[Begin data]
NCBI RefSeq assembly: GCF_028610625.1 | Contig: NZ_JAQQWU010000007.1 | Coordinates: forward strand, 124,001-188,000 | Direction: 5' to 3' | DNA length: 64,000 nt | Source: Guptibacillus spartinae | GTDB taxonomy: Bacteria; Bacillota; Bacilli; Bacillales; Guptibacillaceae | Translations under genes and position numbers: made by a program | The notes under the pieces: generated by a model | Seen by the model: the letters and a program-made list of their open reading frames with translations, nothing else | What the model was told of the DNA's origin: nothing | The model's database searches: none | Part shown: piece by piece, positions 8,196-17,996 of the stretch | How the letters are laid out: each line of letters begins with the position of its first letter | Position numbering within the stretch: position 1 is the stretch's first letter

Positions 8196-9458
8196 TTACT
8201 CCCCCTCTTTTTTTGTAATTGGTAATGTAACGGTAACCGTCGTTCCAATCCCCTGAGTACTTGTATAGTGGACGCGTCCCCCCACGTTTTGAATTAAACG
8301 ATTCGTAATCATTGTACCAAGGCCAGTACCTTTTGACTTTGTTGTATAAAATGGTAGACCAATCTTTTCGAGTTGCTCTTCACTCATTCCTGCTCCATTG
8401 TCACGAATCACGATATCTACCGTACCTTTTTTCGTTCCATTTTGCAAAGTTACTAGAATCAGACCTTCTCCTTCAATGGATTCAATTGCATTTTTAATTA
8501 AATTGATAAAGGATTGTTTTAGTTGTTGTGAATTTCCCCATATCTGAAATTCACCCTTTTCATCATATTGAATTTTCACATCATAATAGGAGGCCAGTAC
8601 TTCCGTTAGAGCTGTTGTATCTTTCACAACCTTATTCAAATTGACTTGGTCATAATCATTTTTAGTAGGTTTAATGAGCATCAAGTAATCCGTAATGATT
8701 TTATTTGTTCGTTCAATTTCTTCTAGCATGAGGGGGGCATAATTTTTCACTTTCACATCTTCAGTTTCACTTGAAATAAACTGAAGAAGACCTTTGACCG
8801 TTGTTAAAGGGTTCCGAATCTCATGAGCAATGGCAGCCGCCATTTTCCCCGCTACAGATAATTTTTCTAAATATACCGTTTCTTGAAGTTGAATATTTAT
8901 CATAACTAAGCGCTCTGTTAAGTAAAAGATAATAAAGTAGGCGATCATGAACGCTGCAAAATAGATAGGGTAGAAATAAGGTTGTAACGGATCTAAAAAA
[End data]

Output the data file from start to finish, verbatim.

NCBI RefSeq assembly: GCF_028610625.1 | Contig: NZ_JAQQWU010000007.1 | Coordinates: forward strand, 124,001-188,000 | Direction: 5' to 3' | DNA length: 64,000 nt | Source: Guptibacillus spartinae | GTDB taxonomy: Bacteria; Bacillota; Bacilli; Bacillales; Guptibacillaceae | Translations under genes and position numbers: made by a program | The notes under the pieces: generated by a model | Seen by the model: the letters and a program-made list of their open reading frames with translations, nothing else | What the model was told of the DNA's origin: nothing | The model's database searches: none | Part shown: piece by piece, positions 8,196-17,996 of the stretch | How the letters are laid out: each line of letters begins with the position of its first letter | Position numbering within the stretch: position 1 is the stretch's first letter

Positions 8196-9458
8196 TTACT
8201 CCCCCTCTTTTTTTGTAATTGGTAATGTAACGGTAACCGTCGTTCCAATCCCCTGAGTACTTGTATAGTGGACGCGTCCCCCCACGTTTTGAATTAAACG
8301 ATTCGTAATCATTGTACCAAGGCCAGTACCTTTTGACTTTGTTGTATAAAATGGTAGACCAATCTTTTCGAGTTGCTCTTCACTCATTCCTGCTCCATTG
8401 TCACGAATCACGATATCTACCGTACCTTTTTTCGTTCCATTTTGCAAAGTTACTAGAATCAGACCTTCTCCTTCAATGGATTCAATTGCATTTTTAATTA
8501 AATTGATAAAGGATTGTTTTAGTTGTTGTGAATTTCCCCATATCTGAAATTCACCCTTTTCATCATATTGAATTTTCACATCATAATAGGAGGCCAGTAC
8601 TTCCGTTAGAGCTGTTGTATCTTTCACAACCTTATTCAAATTGACTTGGTCATAATCATTTTTAGTAGGTTTAATGAGCATCAAGTAATCCGTAATGATT
8701 TTATTTGTTCGTTCAATTTCTTCTAGCATGAGGGGGGCATAATTTTTCACTTTCACATCTTCAGTTTCACTTGAAATAAACTGAAGAAGACCTTTGACCG
8801 TTGTTAAAGGGTTCCGAATCTCATGAGCAATGGCAGCCGCCATTTTCCCCGCTACAGATAATTTTTCTAAATATACCGTTTCTTGAAGTTGAATATTTAT
8901 CATAACTAAGCGCTCTGTTAAGTAAAAGATAATAAAGTAGGCGATCATGAACGCTGCAAAATAGATAGGGTAGAAATAAGGTTGTAACGGATCTAAAAAA